Just four little words can turn a happy customer into an unhappy customer. These words, when uttered, send a signal that you don’t care about your customers and that your business is screwed up.

These four little words wound customers and tell them you won’t do whatever it takes for them. They also say you hate your job, hate your company, and are very self-centered.

What are they?

“It’s not my job.”

I was mortified when I was in a grocery store recently; I asked a question, and the man I approached said, “It’s not my job. I don’t actually work for the store, I work for one of the vendors.” Yet he had a store apron on.

The right response might have been, “I’d be happy to help you. Even though I don’t work for the store and I work for a vendor, let me take you to someone who can answer that question.”

You may, in your company or business, have employees who have very distinct roles. In fact, if they encounter a customer who asks them to do something, it may not be their job.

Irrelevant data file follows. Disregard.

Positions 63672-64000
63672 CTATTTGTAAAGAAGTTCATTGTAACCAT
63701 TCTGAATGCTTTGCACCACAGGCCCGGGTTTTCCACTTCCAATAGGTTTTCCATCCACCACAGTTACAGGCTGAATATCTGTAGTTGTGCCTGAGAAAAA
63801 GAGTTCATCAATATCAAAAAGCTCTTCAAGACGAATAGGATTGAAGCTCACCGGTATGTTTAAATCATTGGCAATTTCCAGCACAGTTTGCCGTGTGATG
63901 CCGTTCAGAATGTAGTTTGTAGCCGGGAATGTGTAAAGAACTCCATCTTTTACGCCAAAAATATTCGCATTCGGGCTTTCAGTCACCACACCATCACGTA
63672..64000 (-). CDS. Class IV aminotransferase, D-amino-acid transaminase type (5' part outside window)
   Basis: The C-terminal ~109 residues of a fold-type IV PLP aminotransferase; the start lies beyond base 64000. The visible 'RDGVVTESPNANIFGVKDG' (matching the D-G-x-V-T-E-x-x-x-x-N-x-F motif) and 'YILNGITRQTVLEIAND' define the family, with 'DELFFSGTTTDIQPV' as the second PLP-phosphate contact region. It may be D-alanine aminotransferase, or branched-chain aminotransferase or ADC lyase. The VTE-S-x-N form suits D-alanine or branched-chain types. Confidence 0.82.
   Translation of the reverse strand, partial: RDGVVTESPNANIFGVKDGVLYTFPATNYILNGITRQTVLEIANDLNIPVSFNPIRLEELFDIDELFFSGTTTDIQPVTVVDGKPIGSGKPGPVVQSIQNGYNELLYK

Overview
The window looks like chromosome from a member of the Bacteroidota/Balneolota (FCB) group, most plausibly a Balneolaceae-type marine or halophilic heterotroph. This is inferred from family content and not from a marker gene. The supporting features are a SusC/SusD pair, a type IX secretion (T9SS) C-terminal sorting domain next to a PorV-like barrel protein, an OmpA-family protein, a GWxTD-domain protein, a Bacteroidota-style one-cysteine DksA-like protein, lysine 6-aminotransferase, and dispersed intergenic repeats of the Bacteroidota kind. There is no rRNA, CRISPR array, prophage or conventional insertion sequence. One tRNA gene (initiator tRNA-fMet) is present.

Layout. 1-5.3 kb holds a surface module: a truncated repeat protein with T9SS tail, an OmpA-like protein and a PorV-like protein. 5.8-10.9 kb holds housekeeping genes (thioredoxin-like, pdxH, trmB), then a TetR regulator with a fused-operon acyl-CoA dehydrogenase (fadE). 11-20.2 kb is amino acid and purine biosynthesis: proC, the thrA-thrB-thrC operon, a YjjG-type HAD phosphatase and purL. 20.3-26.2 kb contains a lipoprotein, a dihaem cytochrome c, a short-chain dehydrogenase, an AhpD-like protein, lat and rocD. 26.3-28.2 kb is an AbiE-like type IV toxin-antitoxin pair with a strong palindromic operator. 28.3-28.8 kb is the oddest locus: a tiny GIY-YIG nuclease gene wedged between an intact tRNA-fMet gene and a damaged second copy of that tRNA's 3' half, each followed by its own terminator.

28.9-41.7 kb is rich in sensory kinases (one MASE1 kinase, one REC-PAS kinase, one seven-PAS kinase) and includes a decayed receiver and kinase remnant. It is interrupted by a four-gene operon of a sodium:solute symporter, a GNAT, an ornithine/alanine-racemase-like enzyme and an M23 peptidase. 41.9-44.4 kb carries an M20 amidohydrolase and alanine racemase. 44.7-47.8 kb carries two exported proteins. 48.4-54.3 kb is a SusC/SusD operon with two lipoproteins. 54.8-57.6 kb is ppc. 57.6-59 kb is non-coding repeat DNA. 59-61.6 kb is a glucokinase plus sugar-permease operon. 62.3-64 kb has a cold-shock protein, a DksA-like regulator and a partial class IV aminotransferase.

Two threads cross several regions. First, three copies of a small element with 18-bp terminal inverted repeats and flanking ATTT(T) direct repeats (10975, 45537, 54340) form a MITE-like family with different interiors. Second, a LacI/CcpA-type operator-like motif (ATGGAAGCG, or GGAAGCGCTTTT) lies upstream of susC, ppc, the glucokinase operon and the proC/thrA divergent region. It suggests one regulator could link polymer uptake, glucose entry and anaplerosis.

The problem is that if the employee says that, it makes the customer feel unimportant, unheard, and as though employees are unwilling to help. And that sends a devastating message about company management.

The correct response is always, “Yes, how can I help you?” or, “I’d be happy to help you.”

Everyone on the team needs to know that every customer pays their paycheck and that when customers have a negative experience with your company, they’re likely to tell 10 people, who may each tell 10 more people. Suddenly you’ve lost customers, and you may not even know why.

“It’s not my job” leads to “I’m outta work.”

Smart companies need to coach their team to always do what it takes, never pass the buck, to help whenever possible or find someone who can help. Management should also make it known that if they hear of someone using those words, that person will probably be working elsewhere soon.

Treat people the way you want to be treated.